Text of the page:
Exhibition: Opening Reception
Friday, May 2, 2014
Eleven Twenty Projects
1120 Main Street, Buffalo, NY 14209
Exhibition Runs May 2-18, 2014, Thurs-Sat 11am - 4pm
All of the sites connected with the Manhattan Project, the program that produced the first atomic bomb, together constitute the most powerful contemporary North American "monument." They raise crucial questions about landscape, nuclear energy, and collective memory. The vastness of the land areas involved in the Project and the nearly infinite life of the radioactive byproducts produced are equally impossible to grasp; a fact that radically subverts contemporary notions and perceptions of what a 'monument' is as well as many preservation paradigms.
In recent history, the notion and perception of what constitutes a "monument" have become blurred. Even the physical boundaries of a monument can be unstable, expanding or contracting in the vast landscapes of North America. How and why do we perceive that something has become a monument, or should be preserved as such? Is it still necessary to build monuments? Will monuments continue to evolve in their shape, use, and characteristics?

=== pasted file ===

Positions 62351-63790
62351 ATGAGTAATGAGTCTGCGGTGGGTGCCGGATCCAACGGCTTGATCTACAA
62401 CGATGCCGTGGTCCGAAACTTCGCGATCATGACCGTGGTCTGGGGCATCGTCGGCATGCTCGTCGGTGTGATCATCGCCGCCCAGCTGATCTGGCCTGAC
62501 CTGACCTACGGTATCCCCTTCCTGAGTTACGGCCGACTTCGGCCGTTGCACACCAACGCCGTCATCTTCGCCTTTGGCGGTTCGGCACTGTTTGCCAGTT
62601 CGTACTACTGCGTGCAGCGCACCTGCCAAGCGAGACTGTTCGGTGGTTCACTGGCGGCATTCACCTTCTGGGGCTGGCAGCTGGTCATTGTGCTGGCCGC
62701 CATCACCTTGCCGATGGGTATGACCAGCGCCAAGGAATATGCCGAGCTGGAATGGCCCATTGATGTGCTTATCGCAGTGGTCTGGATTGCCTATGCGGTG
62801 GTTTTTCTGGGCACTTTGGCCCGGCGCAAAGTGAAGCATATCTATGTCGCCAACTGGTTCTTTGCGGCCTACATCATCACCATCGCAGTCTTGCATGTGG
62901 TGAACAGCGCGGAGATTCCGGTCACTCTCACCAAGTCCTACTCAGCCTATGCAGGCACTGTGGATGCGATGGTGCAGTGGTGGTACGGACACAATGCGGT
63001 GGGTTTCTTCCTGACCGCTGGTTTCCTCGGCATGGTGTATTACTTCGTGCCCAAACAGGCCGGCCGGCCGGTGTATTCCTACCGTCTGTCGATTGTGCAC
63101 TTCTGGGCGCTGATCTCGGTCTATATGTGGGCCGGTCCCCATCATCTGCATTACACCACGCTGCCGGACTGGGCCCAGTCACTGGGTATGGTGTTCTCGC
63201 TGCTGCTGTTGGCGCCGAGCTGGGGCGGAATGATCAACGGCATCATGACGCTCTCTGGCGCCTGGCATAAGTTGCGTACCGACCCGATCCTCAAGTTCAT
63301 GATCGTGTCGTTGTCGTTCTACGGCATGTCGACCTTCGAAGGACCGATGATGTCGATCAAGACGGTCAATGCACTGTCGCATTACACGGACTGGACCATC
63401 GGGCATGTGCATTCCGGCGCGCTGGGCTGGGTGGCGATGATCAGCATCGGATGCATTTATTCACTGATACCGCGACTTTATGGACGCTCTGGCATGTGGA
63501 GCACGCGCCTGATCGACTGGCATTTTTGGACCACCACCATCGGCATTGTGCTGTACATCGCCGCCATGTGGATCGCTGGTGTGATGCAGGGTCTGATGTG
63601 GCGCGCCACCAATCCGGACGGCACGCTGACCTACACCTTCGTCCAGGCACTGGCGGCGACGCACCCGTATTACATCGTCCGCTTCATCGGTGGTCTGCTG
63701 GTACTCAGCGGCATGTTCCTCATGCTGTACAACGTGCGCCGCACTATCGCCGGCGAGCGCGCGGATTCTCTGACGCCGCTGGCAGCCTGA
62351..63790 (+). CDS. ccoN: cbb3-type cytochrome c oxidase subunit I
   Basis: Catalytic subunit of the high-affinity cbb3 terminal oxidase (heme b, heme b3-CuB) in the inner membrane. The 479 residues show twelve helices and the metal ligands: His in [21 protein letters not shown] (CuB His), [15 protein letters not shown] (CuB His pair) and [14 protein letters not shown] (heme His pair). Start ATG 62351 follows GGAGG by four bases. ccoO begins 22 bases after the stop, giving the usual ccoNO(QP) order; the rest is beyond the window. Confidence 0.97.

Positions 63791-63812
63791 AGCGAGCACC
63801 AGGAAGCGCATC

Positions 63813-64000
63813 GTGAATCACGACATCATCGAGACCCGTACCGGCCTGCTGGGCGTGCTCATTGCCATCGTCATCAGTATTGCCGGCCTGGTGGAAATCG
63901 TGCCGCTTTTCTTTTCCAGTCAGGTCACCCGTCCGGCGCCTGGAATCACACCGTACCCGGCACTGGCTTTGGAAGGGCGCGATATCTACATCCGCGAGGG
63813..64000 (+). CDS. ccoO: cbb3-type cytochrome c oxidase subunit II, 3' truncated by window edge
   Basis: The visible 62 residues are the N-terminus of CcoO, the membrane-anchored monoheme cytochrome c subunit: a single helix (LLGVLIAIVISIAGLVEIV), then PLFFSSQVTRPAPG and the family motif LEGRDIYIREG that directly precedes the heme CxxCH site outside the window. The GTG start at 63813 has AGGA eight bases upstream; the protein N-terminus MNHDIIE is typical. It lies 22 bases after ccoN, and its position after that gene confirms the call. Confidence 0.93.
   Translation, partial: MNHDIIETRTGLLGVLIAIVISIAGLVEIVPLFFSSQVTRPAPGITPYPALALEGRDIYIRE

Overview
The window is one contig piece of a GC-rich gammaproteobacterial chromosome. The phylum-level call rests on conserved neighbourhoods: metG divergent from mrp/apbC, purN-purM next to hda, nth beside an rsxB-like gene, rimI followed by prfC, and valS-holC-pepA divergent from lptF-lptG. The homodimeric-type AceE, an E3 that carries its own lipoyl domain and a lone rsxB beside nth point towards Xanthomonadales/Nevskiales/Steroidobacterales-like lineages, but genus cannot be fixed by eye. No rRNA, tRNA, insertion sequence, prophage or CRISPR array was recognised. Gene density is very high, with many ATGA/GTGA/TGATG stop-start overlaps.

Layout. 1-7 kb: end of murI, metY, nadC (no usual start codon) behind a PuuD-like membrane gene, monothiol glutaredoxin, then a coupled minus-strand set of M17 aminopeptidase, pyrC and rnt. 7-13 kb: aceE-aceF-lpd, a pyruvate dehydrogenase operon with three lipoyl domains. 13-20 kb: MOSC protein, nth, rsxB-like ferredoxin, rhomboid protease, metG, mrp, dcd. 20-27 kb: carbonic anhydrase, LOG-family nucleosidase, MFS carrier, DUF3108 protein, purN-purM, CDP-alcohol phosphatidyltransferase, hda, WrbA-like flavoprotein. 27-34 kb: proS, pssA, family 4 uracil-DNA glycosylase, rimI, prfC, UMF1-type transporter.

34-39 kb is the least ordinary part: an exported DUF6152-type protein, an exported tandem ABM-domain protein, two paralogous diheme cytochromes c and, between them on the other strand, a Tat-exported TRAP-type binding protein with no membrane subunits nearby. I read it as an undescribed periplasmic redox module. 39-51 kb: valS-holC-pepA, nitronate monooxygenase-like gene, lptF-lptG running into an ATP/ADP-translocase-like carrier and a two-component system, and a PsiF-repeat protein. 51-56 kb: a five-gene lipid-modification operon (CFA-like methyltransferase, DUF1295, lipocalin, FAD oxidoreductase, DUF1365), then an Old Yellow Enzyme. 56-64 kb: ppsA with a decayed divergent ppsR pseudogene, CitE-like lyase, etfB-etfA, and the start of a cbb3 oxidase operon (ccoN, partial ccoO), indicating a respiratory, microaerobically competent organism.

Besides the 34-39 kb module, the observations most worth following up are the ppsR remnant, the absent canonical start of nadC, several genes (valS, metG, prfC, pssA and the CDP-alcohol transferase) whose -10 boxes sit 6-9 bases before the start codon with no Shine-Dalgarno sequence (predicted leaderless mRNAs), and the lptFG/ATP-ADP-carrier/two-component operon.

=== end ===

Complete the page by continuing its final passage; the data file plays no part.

Texts, maps, photographs, drawings, and diagrams investigate these "spinal landscapes," places where the ever-increasing tension between nature preservation and collective consciousness, and between the need for secrecy and the demand for participation, is truly tangible.
The exhibition is the result of a project developed in the 2013-14 academic year at SUNY University at Buffalo. The visual body of work derives from a collective work developed with the students of UB’s School of Architecture and Planning, as well as from archival research in libraries throughout the State of New York. Historic materials compiled from private collections enrich the exhibition, while a series of interviews with experts from different disciplines based in Buffalo along with lectures from international professionals in the fields of art and architecture are collected into a publication.